New Zealand English And Standard English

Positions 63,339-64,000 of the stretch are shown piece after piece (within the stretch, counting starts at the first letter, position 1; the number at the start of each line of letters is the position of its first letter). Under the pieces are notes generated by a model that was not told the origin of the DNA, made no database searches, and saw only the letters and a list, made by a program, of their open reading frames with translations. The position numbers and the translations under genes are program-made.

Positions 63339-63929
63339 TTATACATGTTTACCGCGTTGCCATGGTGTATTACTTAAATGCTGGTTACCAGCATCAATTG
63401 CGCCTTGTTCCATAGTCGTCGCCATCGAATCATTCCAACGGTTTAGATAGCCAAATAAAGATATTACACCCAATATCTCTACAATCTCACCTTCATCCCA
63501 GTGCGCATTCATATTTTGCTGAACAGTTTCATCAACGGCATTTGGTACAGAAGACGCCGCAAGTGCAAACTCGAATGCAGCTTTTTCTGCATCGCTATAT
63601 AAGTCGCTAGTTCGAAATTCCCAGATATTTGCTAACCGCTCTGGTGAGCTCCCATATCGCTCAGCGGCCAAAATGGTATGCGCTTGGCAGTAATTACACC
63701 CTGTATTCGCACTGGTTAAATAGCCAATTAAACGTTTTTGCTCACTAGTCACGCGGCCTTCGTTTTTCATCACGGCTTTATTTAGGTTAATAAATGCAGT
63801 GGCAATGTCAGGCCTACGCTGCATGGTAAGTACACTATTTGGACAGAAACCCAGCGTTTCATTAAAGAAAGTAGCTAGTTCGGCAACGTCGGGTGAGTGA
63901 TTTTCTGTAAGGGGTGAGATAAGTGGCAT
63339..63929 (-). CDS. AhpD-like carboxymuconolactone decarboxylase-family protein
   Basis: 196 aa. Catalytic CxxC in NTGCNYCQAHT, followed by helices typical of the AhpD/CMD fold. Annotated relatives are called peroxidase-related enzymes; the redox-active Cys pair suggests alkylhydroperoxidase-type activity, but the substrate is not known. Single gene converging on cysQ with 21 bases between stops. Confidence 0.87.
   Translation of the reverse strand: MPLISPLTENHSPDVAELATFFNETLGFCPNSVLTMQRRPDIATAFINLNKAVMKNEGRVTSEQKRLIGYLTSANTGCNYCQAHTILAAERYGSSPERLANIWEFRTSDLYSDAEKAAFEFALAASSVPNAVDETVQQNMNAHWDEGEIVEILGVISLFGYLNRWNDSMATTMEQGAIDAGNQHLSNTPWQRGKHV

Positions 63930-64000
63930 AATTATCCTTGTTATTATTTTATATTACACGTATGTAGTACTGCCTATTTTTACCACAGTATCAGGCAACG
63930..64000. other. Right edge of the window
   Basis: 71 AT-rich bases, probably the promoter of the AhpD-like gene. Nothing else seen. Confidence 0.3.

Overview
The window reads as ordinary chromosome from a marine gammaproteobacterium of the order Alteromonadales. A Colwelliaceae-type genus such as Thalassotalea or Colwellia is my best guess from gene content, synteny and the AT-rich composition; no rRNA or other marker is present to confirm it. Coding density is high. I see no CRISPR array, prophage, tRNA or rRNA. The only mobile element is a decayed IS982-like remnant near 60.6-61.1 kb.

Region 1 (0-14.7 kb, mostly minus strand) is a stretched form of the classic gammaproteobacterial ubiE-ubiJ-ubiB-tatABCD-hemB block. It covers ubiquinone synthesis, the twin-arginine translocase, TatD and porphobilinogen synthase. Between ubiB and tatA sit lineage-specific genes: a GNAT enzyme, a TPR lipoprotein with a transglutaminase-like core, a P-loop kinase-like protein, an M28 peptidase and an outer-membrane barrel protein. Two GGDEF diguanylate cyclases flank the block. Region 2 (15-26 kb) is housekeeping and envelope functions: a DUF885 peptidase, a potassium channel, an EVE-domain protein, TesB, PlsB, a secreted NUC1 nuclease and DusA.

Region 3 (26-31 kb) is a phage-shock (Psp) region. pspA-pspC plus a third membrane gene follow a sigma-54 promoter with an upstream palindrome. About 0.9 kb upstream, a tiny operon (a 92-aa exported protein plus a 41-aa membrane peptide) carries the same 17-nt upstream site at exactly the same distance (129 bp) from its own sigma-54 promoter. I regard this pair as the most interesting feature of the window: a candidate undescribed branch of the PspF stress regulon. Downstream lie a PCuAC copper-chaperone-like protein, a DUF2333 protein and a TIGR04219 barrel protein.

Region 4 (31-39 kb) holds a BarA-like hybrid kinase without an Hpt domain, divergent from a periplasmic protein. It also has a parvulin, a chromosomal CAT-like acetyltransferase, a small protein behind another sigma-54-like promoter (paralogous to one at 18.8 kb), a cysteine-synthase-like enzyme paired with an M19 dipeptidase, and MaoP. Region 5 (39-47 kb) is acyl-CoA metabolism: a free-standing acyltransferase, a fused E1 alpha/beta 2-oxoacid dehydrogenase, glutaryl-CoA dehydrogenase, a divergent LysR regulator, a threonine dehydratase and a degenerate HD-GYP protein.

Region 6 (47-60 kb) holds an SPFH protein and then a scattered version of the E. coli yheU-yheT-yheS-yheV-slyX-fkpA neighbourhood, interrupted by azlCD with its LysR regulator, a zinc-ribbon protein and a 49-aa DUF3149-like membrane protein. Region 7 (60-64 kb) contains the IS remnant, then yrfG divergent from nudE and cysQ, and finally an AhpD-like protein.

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The way New Zealand English vocabulary and pronunciation deviate from Standard English is alleged to cause confusion and misunderstanding for Non-New Zealanders. Even though it is claimed that the way New Zealanders speak is just a sign of laziness Jim Mora points out that “a major influence on the development of New Zealanders, through their particular way of speaking, are – consciously or otherwise– asserting a New Zealand identity” (Paul Warren, 2008). Does New Zealand English exist as a new version of English similar to American English or is it just a variant dialect of Standard English that slightly deviates, yet belongs? If so, what are the elements of difference between New Zealand English and Standard English? New Zealand English is a new language of its own, it is unique and this essay will discuss and make this statement evident. Since its establishment in the 15th and 16th century the written form of Standard English has been almost the same all over the world, except for some spelling variety. A distinguished variant of New Zealand English has existed since 1912, as a new dialect began to shape using and adopting Māori words to describe the different flora and fauna of New Zealand. Grammatically, there is no major linguistic difference in formal New Zealand English; such as scientific paper, reports and poems, due to the fact that New Zealand English Grammar is literally indistinguishable from that of British English. The main evidence of the deviation of New Zealand English from Standard English is fundamentally lexical not grammatical. Vocabulary or Lexis, in both words and meanings, is the second most distinguished feature of New Zealand English following the distinctive accent. There is an evident M... ... middle of paper ... ...to this claim saying that “as a native New Zealander she can pronounce women correctly with two short “i” vowels and that “mispronouncing this word is ignorance, not inability”. (Goodwin 2005). New Zealand English is generally non-rhotic, except for those speakers having the so-called “Southern burr”. However, a semi-rhotic, Scottish influenced dialect is spoken in Southland and some parts of Otago. It is evident that the way in which those who speak New Zealand English do pronounce their words differently, making New Zealand English its own new and unique language. To conclude, even though New Zealand English is initially driven from Standard British English, due to the regional influence of Australian English and the major lexical Maori influence, it has noticeably deviated from it is source as a means for New Zealanders to assert their unique identity.

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